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School-library trail planned

 


Haines Borough school board members and borough officials envision maintaining a winter walking trail between the Haines School and public library, in the absence of a connected sidewalk between the two facilities.

Previous to reconstruction of the Haines School in 2007, the elementary school and library were separated by less than one block.

School and borough officials worked to extend a new sidewalk from the school entrance to Third Avenue and Old Haines Highway, but current construction work won’t include connecting the sidewalk from that corner to sidewalk in front of the library, a block away.

That has led to a school board discussion of maintaining a trail between the two buildings, parallel to the high school track.

At last week’s school board meeting, board member Sara Chapell inquired about the idea, saying she was excited by the prospect. The question has been a discussion point at “major maintenance meetings” held between school and borough officials. “How’s it going to happen?” Chapell asked.

Superintendent Michael Byer said officials have looked at “where the natural flow of traffic” is between the school and library without disruption to the track. “There’s not a solid idea of where that would go and what’s involved with that,” he said.

Board chair Anne Marie Palmieri said at the board meeting that she was concerned that snow would pile up at trail access and exit points, blocking the way. Palmieri said there was a consensus during previous discussions that a designated walkway wasn’t needed.

In an interview this week, Palmieri said the discussion started with assembly member Debra Schnabel. “Debra said, ‘How do you plan to get kids to the library?’ We said, ‘Well, are you going to spend a lot of money to pour some concrete that someone can blow some snow off of?’”

Chapell said at last week’s meeting, “Some adult should be responsible to make sure there’s a path between the two buildings. I’d like to see a plan on how – especially in the winter – that’s actually going to work for children.”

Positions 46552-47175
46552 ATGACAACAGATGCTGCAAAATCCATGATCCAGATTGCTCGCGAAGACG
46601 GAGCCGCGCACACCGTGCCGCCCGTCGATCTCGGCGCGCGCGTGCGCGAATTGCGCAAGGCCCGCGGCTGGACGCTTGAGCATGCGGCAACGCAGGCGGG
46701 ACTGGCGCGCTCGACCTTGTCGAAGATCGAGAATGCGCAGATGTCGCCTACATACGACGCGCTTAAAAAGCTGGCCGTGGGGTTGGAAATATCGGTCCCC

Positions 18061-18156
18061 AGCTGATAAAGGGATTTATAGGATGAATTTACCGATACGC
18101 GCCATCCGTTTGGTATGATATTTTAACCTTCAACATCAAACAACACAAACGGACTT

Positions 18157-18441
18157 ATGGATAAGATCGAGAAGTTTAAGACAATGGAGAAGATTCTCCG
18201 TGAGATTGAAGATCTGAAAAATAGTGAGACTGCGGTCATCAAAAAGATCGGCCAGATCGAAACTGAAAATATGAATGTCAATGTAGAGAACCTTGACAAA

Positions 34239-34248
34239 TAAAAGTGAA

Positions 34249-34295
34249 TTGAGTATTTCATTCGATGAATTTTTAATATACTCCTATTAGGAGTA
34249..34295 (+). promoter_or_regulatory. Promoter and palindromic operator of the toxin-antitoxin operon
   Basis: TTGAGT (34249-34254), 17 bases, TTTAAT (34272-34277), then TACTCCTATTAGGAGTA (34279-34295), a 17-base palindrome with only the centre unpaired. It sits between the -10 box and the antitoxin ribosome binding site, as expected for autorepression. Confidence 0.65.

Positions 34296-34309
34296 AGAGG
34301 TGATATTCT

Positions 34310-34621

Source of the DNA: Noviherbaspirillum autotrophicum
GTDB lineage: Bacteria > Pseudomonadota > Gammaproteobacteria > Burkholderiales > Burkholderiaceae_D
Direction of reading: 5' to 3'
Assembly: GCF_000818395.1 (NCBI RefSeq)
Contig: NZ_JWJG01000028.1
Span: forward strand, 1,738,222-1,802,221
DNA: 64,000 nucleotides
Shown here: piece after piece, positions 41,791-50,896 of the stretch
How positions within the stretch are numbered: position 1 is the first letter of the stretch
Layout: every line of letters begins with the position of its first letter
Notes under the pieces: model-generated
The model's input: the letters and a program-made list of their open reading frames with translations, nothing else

Palmieri said “the discussion is how to get kids from the school to the library in winter when the snow falls and it’s dark. Really, it’s only an issue from November to March.”

In an interview this week, borough public facilities director Carlos Jimenez said there have been no firm decisions yet, but he envisioned in the upcoming year eliminating a snow berm behind the library and snowblowing a walking route parallel to an old softball backstop and about to the west end of the bleachers that straddle the track. Jimenez said he hoped the school could clear and keep open the remainder of the route.

“We typically berm up a lot of snow by the backstop. We’ll keep open one path to the track. Some people want to put up lights. We’re thinking bare bones for now. We’ll see what happens,” Jimenez said this week.

Rebecca Heaton, who has worked at the library more than 20 years, says she supports the route outlined by Jimenez, as many children already travel between buildings that way. Heaton said a connected sidewalk between the library and Old Haines Highway would make the Mountain Market parking lot “tight and weird.” She said she thought it would lead to – rather than prevent – accidents.

“You can’t tell the kids to take the highway (sidewalks). They’re going to cut across that field. If you want to encourage kids to walk the (track-side) route, you snow-throw that path clear across. To me, that makes sense,” Heaton said.